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The Huntington News

The independent student newspaper of Northeastern University

The Huntington News

The independent student newspaper of Northeastern University

The Huntington News



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Op-ed: Popular Black media platforms promote right-wing extremism 

Emma Liu


“All skinfolk ain’t kinfolk.” That is what we, Black people in America, are told: that not every other Black person is family, friend, associate or comrade, but rather your enemy and an agent of anti-blackness and white supremacy. 

I didn’t quite realize what the elders meant by this as I hadn’t yet reached my current state of racial consciousness and figured my biggest enemies were either the gossiping kids down the street or Michelle Obama for apparently ruining school lunch. But they were right. All skinfolk ain’t kinfolk.

Founded by Angelica Ndidi Nwandu, a Black woman, The Shade Room, or TSR, is a popular media platform offering the trendiest and most scandalous Black or pop cultural celebrity gossip, news and interviews. TSR takes the saying “all skinfolk ain’t kinfolk” to unprecedented levels. With a roughly 28.7 million following on Instagram, according to their official profile, The Shade Room uses its influence to propagate right-wing extremism and both disinform and misinform, creating a cesspool of anti-blackness and the endorsement of white supremacy within the Black community in something as simple and manageable as a comment section. 

In 2020, NBC News reported Zaya Wade, the 16-year-old daughter of former NBA player Dwayne Wade and  Black actress Gabrielle Union-Wade, had come out as transgender. In 2019, popular overnight sensation Lil Nas X came out as gay via a series of tweets promoting his latest song “C7osure,” asserted his pronouns – he/him and they/them – and continued to present himself authentically and fluidly. Continuous publications of both of these Black and queer public figures on TSR has allowed for unregulated comment sections riddled with inappropriate and degrading transphobic and homophobic rhetoric. And we must also remember the unsettling misogynoir, featurism and colorism Black female celebrities are subjected to in those comments sections. 

But The Shade Room’s manipulation knows no bounds, as its latest and most discussed act of tyranny continues to misinform the community using the very cunning and unfortunately common tactic of clickbaiting. In early August, the New York Times reported wildfires spreading throughout Hawaii, taking nearly a 100  lives and leaving many others without shelter or safety, demanding the need for government aid. It was then announced that President Joe Biden would disperse one-time payments of $700 per household to Maui residents who were affected by the wildfires. The Shade Room, as always, was quick to run the story. But that wasn’t the whole story: in fact it wasn’t even close. The Shade Room failed to mention the additional aid from the Federal Emergency Management Agency, or FEMA, in the form of tens of thousands of meals, liters of water and bedding, according to an official FEMA press release.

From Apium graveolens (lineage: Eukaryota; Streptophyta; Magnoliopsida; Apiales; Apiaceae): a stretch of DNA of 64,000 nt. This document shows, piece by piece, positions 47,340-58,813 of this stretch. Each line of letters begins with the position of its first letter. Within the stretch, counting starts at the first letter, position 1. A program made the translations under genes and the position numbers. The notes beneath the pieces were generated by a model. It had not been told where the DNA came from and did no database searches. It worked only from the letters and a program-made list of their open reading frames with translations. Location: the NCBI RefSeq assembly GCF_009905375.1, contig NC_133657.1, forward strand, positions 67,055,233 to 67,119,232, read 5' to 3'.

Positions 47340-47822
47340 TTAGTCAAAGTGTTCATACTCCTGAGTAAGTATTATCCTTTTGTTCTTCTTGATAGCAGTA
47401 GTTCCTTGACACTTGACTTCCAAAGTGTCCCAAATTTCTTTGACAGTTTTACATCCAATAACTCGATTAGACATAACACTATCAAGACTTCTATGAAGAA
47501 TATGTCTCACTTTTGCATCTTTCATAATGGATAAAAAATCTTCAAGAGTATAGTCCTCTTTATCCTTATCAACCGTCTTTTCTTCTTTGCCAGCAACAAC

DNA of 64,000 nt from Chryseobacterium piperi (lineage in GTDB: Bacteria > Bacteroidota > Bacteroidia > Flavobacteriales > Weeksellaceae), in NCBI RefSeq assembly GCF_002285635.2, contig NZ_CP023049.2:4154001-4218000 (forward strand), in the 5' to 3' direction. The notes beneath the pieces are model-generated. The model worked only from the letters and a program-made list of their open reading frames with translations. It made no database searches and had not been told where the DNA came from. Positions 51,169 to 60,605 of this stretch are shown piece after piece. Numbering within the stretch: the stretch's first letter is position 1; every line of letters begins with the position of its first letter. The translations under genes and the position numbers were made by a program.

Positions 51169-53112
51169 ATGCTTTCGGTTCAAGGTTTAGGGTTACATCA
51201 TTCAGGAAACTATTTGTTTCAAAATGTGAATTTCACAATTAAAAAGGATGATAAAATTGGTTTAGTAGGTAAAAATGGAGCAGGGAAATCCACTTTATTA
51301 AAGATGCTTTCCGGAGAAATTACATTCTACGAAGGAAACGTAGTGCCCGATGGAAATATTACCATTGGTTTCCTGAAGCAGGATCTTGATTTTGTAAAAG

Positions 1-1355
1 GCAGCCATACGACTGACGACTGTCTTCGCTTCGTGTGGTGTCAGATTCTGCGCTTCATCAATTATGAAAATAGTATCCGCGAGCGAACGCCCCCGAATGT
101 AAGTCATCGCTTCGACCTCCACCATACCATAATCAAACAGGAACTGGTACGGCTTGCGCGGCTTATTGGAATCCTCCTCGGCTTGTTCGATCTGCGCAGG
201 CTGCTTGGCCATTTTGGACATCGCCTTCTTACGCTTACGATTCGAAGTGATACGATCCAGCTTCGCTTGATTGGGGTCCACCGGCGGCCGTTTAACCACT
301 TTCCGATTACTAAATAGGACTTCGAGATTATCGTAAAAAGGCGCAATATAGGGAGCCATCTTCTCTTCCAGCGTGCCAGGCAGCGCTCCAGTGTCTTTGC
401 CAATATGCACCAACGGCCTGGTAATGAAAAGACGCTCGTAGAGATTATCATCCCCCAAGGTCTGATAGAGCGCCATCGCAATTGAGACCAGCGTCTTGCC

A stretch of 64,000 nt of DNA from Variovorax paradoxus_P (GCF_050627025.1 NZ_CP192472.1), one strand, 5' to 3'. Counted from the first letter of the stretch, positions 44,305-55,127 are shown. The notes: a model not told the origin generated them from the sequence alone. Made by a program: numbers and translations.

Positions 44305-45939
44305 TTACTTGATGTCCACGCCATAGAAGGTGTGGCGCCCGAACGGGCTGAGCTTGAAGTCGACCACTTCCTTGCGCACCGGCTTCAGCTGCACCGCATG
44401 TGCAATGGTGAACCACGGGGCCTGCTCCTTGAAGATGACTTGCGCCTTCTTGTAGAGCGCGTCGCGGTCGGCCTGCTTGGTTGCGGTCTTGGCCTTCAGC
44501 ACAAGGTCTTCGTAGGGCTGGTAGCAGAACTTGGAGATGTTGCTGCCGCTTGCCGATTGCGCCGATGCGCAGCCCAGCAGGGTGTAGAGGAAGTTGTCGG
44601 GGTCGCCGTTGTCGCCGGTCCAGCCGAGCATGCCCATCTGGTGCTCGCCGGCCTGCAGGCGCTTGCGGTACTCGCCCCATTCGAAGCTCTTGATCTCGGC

Naturally, the comment section was occupied with anti-Biden remarks. Some questioned the integrity and dependability of Biden as president, comparing what they’d been led to believe about the crisis relief aid for Maui residents to the substantial aid sent to Ukraine amidst a war, while others completely asserted their allegiance to former Republican president Donald Trump.

It was evident that very few commenters had actually read a credible article. It was also evident that The Shade Room had taken advantage of that very fact in the midst of the former president and Republican extremist’s reelection campaign.

So, this isn’t just a simple mistake of misinterpretation, error or confusion. It is a calculated and timely scheme of misinforming Black folk to the very philosophical and political system that devalues, disparages and steals their identity. And although many are realizing and speaking out against the disservice and deception TSR does to the community, like young TikToker, Joshua Joseph, or @jwilliamj, who has publicly held TSR accountable for its harmful agenda setting, a great number of Black folk still use The Shade Room as their immediate source of information, ultimately hindering social awareness and racial enlightenment. 

Black people, like every other demographic of people, are not a monolith. Sameness does not exist in any community and cannot be expected to exist in this community. I realize this. I realize that an individual’s worldview is shaped by many aspects of society — geography, financial status, religion — and inevitably creates contrasting political and social perspectives. But it would be foolish to say that this is just about opinion, but rather the deliberate manipulation and exploitation of the colonialist brainwashing, forced assimilation, fear and educational disparities plaguing Black people everywhere for financial gain. 

I fear where this path leads — a regressed community playing puppet and puppeteer by our very own. As unnerving as it sounds, we could become the very thing we fear. But alas, it is as what the elders said, all my skinfolk ain’t my kinfolk. 

Jarriah Cockhren is a third year student studying interaction design and journalism. She can be reached at [email protected]

About the Contributor
Emma Liu
Emma Liu, Deputy Design Editor
Emma Liu is a second-year behavioral neuroscience and design major. She is currently working as the deputy design editor for The News. Originally from Philadelphia, Emma loves to collect sonny angels, volunteer at local orgs and find good food in her free time.
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